# 1 Regression and the Bias-Variance Decomposition William Cohen 10-601 April 2008 Readings: Bishop 3.1,3.2.

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1 Regression and the Bias-Variance Decomposition William Cohen 10-601 April 2008 Readings: Bishop 3.1,3.2

2 Regression Technically: learning a function f(x)=y where y is real-valued, rather than discrete. –Replace livesInSquirrelHill(x 1,x 2,…,x n ) with averageCommuteDistanceInMiles(x 1,x 2,…,x n ) –Replace userLikesMovie(u,m) with usersRatingForMovie(u,m) –…

3 Example: univariate linear regression Example: predict age from number of publications

4 Linear regression Model: y i = ax i + b + ε i where ε i ~ N(0,σ) Training Data: (x 1,y 1 ),….(x n,y n ) Goal: estimate a,b with w=(a,b) ^ ^ assume MLE

5 Linear regression Model: y i = ax i + b + ε i where ε i ~ N(0,σ) Training Data: (x 1,y 1 ),….(x n,y n ) Goal: estimate a,b with w=(a,b) Ways to estimate parameters –Find derivative wrt parameters a,b –Set to zero and solve Or use gradient ascent to solve Or …. ^ ^

6 Linear regression d2d2 d1d1 x1x1 x2x2 y2y2 y1y1 d3d3 How to estimate the slope? n*var(X) n*cov(X,Y)

7 Linear regression How to estimate the intercept? d2d2 d1d1 x1x1 x2x2 y2y2 y1y1 d3d3

8 Bias/Variance Decomposition of Error

9 Return to the simple regression problem f:X  Y y = f(x) +  What is the expected error for a learned h? noise N(0,  ) deterministic Bias – Variance decomposition of error

10 Bias – Variance decomposition of error learned from D true fctdataset Experiment (the error of which I’d like to predict): 1. Draw size n sample D = (x 1,y 1 ),….(x n,y n ) 2. Train linear function h D using D 3. Draw a test example (x,f(x)+ε) 4. Measure squared error of h D on that example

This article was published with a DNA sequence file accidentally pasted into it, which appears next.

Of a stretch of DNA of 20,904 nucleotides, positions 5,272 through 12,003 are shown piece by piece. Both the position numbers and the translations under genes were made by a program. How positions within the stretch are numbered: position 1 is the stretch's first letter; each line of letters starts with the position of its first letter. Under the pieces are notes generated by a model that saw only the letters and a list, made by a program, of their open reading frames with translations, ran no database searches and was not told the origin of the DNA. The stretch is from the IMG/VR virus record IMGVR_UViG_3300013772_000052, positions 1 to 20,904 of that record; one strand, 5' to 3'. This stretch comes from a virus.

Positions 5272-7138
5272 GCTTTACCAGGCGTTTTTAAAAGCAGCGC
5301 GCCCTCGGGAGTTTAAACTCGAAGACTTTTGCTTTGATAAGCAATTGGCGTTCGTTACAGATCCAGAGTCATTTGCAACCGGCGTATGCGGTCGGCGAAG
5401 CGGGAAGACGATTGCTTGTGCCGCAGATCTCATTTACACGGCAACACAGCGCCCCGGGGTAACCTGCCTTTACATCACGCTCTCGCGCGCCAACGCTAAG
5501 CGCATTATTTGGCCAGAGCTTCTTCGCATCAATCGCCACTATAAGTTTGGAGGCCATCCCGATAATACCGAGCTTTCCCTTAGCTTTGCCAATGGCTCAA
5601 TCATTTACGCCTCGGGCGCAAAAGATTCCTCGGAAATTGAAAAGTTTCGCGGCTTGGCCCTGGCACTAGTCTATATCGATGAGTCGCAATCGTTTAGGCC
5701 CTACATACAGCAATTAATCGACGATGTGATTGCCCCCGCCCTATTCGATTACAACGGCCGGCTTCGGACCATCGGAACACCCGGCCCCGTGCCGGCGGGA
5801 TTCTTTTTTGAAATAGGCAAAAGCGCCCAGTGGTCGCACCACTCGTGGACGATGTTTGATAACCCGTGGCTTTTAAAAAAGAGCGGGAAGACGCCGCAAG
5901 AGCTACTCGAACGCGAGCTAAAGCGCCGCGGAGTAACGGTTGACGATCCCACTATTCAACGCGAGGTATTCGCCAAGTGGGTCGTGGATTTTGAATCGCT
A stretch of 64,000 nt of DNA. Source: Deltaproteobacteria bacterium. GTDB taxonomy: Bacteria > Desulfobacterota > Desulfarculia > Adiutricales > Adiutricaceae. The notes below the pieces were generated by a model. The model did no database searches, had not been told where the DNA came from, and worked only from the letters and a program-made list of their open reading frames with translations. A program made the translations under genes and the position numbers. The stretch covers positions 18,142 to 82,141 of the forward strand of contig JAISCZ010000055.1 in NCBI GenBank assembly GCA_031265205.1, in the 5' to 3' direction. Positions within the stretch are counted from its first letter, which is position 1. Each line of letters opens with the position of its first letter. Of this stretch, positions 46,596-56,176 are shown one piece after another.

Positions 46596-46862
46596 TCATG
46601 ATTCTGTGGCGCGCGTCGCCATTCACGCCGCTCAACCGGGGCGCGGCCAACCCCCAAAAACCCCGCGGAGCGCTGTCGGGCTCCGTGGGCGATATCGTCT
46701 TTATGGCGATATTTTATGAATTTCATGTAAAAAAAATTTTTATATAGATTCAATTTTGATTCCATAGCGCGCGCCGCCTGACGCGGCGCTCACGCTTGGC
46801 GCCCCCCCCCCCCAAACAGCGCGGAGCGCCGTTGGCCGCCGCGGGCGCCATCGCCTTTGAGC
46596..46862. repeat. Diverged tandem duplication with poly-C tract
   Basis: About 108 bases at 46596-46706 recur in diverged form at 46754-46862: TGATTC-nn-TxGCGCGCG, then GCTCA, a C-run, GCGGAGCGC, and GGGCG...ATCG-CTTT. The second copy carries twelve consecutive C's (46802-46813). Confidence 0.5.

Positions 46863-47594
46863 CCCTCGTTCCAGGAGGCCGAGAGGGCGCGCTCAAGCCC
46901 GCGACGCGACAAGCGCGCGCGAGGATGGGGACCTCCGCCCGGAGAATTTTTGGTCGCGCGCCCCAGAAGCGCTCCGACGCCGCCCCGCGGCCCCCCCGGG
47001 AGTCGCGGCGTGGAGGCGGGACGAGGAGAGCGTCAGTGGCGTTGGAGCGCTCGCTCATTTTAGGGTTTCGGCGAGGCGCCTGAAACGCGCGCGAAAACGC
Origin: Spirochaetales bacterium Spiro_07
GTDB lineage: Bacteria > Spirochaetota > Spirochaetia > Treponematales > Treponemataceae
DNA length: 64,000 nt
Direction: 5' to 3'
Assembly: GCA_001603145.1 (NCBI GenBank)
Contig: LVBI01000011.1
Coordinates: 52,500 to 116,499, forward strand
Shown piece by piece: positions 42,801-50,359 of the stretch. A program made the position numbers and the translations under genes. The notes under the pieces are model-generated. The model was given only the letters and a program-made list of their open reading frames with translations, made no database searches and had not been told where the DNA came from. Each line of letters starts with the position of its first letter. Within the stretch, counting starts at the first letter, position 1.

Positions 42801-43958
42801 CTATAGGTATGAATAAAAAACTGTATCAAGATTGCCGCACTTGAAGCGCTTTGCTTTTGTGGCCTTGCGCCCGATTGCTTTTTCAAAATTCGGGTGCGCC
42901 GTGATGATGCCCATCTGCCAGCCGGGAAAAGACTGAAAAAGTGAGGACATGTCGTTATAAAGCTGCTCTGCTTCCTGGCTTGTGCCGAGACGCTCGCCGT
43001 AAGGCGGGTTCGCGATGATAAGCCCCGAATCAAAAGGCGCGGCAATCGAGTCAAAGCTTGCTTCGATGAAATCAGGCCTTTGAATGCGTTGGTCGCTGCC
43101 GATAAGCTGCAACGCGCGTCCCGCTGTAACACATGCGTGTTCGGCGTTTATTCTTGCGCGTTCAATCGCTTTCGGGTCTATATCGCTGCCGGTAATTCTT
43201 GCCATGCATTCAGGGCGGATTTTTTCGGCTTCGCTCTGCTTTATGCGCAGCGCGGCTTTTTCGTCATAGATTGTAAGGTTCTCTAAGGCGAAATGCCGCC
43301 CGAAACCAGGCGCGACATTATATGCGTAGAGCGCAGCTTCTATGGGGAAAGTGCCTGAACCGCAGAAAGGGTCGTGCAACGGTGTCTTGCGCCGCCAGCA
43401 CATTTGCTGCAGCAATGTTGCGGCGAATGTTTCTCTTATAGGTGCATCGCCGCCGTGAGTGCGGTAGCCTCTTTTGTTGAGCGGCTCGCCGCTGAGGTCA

11 Bias – Variance decomposition of error (2) learned from D true fctdataset Fix x, then do this experiment: 1. Draw size n sample D = (x 1,y 1 ),….(x n,y n ) 2. Train linear function h D using D 3. Draw the test example (x,f(x)+ε) 4. Measure squared error of h D on that example

12 Bias – Variance decomposition of error t f y ^ why not? really y D ^

13 Bias – Variance decomposition of error Depends on how well learner approximates f Intrinsic noise

14 Bias – Variance decomposition of error Squared difference btwn our long- term expectation for the learners performance, E D [h D (x)], and what we expect in a representative run on a dataset D (hat y) Squared difference between best possible prediction for x, f(x), and our “long-term” expectation for what the learner will do if we averaged over many datasets D, E D [h D (x)] BIAS 2 VARIANCE

15 Bias-variance decomposition How can you reduce bias of a learner? How can you reduce variance of a learner? Make the long-term average better approximate the true function f(x ) Make the learner less sensitive to variations in the data